LOS ANGELES – To get a better idea why Theo Epstein’s front office invested $184 million in Jason Heyward, and how Cubs manager Joe Maddon thinks through the lineup, just listen to Kris Bryant.
The National League’s leading MVP candidate explained Heyward’s value to the best team in baseball late Friday night at Dodger Stadium after blasting his 34th and 35th home runs during a 10-inning comeback victory.
Bryant, a particularly gracious teammate, credited Heyward for sparking the ninth-inning rally against Los Angeles closer Kenley Jansen, hitting a leadoff double and taking advantage of a misplayed strike three and a wild pitch to score the game-tying run.
“We all know what he can do at the plate,” Bryant said. “Everybody knows what he can do in the field. He’s a huge asset to this team. If it wasn’t for him getting us started there, we wouldn’t have won the game. Simple as that.
“Heads-up base-running (is) something that you really can’t teach. And he has it. It’s just awesome to see him come out and compete every day.
“It inspires me. It makes me want to be like him, always keeping your head up, always being a great teammate, being so positive. I can’t say enough about him.”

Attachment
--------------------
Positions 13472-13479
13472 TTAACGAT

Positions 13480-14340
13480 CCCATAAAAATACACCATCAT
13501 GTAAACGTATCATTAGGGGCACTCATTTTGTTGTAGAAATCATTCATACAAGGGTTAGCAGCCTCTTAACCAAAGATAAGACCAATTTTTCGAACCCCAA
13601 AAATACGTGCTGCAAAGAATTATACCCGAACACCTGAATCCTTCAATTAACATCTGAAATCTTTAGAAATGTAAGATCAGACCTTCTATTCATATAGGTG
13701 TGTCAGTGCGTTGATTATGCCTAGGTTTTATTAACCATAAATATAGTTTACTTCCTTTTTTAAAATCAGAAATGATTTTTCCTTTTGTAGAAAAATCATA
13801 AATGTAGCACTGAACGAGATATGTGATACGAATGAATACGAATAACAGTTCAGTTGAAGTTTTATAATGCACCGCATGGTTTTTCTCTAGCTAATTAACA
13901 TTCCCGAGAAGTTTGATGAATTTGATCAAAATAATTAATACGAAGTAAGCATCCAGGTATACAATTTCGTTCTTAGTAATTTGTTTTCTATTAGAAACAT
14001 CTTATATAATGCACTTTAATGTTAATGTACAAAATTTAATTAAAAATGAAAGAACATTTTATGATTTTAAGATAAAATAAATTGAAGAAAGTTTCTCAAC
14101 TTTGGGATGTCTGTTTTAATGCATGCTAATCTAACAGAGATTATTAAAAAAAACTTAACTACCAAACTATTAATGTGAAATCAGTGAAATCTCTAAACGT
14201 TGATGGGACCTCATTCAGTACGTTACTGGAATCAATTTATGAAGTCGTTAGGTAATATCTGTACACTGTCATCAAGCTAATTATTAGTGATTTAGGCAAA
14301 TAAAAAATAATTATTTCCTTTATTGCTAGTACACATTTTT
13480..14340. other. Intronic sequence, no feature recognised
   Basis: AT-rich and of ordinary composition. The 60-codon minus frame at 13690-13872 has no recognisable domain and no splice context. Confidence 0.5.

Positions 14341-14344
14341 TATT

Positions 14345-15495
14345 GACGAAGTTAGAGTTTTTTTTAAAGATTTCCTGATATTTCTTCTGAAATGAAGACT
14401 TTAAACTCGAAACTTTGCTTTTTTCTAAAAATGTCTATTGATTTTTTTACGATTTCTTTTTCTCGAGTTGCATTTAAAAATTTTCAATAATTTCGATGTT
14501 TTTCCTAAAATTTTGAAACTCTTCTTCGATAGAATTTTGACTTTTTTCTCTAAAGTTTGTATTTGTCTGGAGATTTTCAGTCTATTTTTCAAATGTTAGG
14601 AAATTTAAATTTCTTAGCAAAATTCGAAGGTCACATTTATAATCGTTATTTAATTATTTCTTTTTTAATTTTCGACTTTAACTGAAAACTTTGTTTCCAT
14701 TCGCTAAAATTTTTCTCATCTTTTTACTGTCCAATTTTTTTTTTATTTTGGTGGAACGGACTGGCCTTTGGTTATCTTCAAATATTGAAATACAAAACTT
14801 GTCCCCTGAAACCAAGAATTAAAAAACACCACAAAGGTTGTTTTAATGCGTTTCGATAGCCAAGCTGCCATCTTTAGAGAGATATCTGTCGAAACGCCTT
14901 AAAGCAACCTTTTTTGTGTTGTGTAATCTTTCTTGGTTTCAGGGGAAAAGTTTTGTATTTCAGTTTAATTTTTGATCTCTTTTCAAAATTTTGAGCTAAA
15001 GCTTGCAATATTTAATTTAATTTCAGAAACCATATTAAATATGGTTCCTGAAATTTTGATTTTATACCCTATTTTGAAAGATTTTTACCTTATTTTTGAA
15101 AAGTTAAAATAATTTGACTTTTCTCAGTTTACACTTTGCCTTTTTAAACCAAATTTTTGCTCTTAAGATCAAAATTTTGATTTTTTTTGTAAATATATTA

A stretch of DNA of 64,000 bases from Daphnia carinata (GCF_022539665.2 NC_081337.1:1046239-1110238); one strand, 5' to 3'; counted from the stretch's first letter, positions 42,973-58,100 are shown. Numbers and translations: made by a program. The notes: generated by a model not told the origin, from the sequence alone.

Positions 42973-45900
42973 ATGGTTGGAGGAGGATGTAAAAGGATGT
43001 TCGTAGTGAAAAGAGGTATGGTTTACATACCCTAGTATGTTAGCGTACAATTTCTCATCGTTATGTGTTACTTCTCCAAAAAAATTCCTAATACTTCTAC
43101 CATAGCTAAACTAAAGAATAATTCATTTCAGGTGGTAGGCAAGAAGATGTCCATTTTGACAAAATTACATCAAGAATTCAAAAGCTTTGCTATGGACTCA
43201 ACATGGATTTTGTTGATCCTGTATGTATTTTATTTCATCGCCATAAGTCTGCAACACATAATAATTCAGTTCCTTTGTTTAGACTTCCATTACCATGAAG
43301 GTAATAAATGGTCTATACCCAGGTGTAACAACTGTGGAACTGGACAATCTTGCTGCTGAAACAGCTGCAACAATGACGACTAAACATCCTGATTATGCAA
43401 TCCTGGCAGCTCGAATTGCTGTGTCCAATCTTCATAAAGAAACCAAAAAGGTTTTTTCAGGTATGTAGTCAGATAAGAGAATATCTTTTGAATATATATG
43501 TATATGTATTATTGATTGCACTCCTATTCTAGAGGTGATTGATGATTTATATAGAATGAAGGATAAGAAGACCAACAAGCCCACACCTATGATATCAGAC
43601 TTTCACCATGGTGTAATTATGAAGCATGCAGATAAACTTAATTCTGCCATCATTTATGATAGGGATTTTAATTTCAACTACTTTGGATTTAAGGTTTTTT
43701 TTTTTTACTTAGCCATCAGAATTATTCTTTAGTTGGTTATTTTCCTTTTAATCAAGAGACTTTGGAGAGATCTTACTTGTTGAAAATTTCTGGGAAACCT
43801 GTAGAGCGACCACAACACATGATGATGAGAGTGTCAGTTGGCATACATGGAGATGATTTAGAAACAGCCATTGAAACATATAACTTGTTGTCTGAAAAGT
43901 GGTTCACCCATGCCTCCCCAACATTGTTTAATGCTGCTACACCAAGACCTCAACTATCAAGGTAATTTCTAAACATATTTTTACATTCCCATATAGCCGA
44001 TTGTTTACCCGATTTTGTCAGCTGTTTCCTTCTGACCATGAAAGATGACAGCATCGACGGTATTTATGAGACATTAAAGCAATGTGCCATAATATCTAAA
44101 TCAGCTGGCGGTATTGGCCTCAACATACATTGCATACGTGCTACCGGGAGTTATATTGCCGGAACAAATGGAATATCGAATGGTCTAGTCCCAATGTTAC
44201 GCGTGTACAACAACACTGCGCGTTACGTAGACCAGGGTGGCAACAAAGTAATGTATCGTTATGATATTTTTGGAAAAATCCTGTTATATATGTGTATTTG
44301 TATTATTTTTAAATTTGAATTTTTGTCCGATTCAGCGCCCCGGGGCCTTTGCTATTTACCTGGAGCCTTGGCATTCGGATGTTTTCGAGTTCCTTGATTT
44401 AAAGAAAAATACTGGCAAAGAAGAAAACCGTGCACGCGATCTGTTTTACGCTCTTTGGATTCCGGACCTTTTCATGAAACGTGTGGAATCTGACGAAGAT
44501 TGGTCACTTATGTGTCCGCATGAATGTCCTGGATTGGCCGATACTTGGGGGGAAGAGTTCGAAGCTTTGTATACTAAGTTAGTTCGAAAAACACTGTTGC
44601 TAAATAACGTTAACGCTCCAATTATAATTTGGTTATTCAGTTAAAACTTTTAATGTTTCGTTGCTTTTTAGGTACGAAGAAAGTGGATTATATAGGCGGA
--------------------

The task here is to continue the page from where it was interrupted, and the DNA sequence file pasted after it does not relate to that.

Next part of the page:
Maybe a road trip that began with Heyward getting a mental break and sitting through three games at Coors Field becomes a turning point in a poor offensive season (.227 average/.626 OPS). In his first game back after that reboot, Heyward homered against the San Diego Padres, hitting his first one in almost a month.
[SHOP: Gear up, Cubs fans!]
After sitting against Los Angeles lefty Julio Urias – with Maddon wanting to get Jorge Soler involved – Heyward came off the bench to deliver a pinch-hit RBI single off reliever Pedro Baez in the seventh inning of Saturday afternoon’s 3-2 loss at Dodger Stadium.
“He’s not hit to his level yet this year, but he plays a significant game on a nightly basis,” Maddon said. “He doesn’t cry about things. He doesn’t make excuses. He shows up and he plays. That’s why I say he’s a winner.
“The hitting’s going to be there. I’m telling you it’s going to be there. And it’s going to be there at the right time this year – and for years to come.
“He’s just had a tough moment and he’s been digging himself out of a hole all year at the plate. But every place else, he’s among the best in the game right now.”
That’s why the Cubs can sacrifice a measure of offense in the playoffs and still thrive with Heyward’s Gold Glove defense, speed and instincts.
“Jason does set a great example daily,” Maddon said. “Because a lot of guys going through that moment would not be the teammate that he is and pick up everybody else.
“A lot of times when guys aren’t hitting, they go, ‘Oh, my self-worth goes down. Should I pop off? Should I say something?’ Guys who have carried their batting average on their sleeve and then react accordingly – that’s not good. Just be who you are. He has a lot to bring on a daily basis, even if he’s not 3-for-4.”
The Cubs also remember Heyward as a tough out and a dynamic lineup presence for the St. Louis Cardinals during last year’s playoffs. And everyone will forget the numbers from the regular season if Heyward performs in the postseason.
“Once October starts,” Heyward said, “you got to be on. That’s the way we’re trying to look at it.”